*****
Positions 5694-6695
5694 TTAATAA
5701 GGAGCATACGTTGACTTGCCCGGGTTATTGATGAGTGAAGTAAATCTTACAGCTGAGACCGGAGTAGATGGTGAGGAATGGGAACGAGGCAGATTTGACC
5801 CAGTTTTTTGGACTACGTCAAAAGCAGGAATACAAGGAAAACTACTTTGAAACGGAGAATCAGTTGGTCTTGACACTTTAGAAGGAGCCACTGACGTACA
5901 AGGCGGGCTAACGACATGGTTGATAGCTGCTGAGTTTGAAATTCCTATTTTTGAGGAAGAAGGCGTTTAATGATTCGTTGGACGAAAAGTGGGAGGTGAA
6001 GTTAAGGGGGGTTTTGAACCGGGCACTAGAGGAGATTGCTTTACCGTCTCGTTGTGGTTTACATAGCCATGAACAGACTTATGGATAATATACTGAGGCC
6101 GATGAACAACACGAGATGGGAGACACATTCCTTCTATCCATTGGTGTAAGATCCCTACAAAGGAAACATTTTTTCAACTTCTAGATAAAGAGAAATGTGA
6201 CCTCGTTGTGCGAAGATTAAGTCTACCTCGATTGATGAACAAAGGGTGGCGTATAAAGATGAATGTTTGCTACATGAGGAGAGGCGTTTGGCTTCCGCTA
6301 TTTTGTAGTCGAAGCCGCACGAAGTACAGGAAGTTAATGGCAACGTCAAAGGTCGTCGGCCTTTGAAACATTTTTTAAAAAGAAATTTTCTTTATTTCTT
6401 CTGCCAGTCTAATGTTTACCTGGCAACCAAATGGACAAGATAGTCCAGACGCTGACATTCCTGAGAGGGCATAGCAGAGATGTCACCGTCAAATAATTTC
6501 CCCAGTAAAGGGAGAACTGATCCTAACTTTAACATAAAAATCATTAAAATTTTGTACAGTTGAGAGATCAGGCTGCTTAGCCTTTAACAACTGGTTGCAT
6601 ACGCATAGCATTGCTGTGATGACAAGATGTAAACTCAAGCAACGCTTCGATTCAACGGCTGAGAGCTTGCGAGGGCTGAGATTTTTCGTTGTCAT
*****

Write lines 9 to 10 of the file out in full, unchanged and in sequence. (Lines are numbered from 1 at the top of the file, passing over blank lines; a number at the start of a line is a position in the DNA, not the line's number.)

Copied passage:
6301 TTTTGTAGTCGAAGCCGCACGAAGTACAGGAAGTTAATGGCAACGTCAAAGGTCGTCGGCCTTTGAAACATTTTTTAAAAAGAAATTTTCTTTATTTCTT
6401 CTGCCAGTCTAATGTTTACCTGGCAACCAAATGGACAAGATAGTCCAGACGCTGACATTCCTGAGAGGGCATAGCAGAGATGTCACCGTCAAATAATTTC